To the Kremlin and Back Again

What Western Commentators Don’t Get about “Russian Soft Power”

24 February 2020

Aliaksei Kazharski

Visegrad Insight Fellow

Journalists and think-tankers adopt the Kremlin’s take on the term, speaking of “Russian soft power” when they really mean manipulation practices and disinformation. This corruption of a valuable IR concept has serious ramifications for the freedom of speech.

The Kremlin’s disinformation activities produced an unfortunate mutation of the term “soft power”, not only in Russia itself but also in the West. Like many other Western concepts, “soft power” was appropriated by Russians – and misunderstood in the process.

Nye’s original definition referred to the non-military power of attraction that stemmed from a country’s culture and political values. In Russia “soft power” was reinterpreted in much more sinister shades, as an information war weapon, meant to destabilise societies and bring down governments.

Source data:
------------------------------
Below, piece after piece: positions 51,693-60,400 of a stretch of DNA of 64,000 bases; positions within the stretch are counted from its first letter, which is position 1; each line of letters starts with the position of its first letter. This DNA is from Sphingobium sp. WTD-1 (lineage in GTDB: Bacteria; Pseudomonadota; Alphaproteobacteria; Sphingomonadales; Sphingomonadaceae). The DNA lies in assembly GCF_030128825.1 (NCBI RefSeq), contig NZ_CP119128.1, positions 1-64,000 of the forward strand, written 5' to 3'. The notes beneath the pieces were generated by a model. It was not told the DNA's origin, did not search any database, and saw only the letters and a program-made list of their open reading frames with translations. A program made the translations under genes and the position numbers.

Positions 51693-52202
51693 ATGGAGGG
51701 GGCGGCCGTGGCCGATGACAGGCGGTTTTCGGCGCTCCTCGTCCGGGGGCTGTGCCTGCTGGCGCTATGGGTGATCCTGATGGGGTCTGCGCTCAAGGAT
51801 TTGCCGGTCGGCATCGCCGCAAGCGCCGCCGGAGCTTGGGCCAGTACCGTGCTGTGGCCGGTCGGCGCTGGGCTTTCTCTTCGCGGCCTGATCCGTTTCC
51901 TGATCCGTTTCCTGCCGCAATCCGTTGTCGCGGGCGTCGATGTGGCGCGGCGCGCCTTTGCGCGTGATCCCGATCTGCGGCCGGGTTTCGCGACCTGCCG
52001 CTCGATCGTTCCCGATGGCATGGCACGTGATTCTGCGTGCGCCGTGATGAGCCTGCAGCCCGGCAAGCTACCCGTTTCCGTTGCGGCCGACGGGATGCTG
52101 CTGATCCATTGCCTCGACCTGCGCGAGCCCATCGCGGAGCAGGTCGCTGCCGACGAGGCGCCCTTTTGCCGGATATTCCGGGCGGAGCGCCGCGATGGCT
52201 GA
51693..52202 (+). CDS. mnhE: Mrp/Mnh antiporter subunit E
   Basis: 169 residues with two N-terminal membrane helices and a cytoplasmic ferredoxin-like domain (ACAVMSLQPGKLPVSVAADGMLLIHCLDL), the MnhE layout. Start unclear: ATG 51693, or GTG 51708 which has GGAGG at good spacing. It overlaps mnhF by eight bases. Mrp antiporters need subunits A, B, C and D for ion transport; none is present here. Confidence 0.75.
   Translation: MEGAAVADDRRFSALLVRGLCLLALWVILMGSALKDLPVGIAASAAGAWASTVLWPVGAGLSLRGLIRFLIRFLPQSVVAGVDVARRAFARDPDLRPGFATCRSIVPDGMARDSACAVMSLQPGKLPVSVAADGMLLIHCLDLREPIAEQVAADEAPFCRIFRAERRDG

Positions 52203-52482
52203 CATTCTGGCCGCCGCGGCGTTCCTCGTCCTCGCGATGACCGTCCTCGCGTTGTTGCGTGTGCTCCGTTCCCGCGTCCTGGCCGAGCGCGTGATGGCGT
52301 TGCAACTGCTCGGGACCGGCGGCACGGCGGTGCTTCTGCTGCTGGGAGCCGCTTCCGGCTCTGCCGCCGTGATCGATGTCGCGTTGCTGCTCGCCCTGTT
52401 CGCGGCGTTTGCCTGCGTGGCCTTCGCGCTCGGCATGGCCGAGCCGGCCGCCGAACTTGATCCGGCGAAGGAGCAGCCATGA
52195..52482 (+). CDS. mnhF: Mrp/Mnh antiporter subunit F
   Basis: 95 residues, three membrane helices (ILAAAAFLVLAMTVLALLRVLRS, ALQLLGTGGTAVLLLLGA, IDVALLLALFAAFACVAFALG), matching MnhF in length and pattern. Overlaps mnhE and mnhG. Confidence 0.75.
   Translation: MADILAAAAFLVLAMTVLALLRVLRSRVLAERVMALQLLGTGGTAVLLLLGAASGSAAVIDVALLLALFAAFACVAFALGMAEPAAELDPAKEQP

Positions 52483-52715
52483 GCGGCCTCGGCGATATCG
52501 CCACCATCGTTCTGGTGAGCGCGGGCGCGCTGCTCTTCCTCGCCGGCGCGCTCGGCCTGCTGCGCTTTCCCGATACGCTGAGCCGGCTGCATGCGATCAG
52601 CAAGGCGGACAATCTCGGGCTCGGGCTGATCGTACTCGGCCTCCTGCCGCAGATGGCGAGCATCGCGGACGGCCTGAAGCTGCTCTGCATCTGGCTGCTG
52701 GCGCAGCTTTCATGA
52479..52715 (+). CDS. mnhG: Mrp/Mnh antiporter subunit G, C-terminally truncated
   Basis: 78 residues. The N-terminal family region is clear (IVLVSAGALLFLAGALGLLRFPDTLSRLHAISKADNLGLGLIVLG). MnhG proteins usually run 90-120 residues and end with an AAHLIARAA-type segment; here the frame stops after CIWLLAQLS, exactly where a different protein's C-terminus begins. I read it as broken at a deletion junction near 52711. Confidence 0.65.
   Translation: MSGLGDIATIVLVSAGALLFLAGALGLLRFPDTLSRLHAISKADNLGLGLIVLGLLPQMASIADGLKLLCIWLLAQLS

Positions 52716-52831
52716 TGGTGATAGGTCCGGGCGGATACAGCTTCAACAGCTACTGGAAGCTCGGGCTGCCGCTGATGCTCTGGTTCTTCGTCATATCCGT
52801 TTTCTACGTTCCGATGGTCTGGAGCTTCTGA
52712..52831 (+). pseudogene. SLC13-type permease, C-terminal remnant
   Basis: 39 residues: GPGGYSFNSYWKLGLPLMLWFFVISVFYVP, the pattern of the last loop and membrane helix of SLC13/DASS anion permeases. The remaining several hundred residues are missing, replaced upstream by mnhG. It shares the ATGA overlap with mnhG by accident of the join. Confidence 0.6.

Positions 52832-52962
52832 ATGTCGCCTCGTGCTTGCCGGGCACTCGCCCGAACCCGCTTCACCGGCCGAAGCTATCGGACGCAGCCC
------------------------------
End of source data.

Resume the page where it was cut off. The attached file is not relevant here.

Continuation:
Following the Ukraine crisis of 2014, the Western policy community has paid increased attention to the Kremlin’s subversive operations, and “propaganda and “hybrid war” became buzzwords.

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Aliaksei Kazharski

Visegrad Insight Fellow

Visegrad Insight Fellow. Researcher at the Institute of European Studies and International Relations of the Comenius University in Bratislava and a lecturer at the Department of Security Studies of Charles University in Prague

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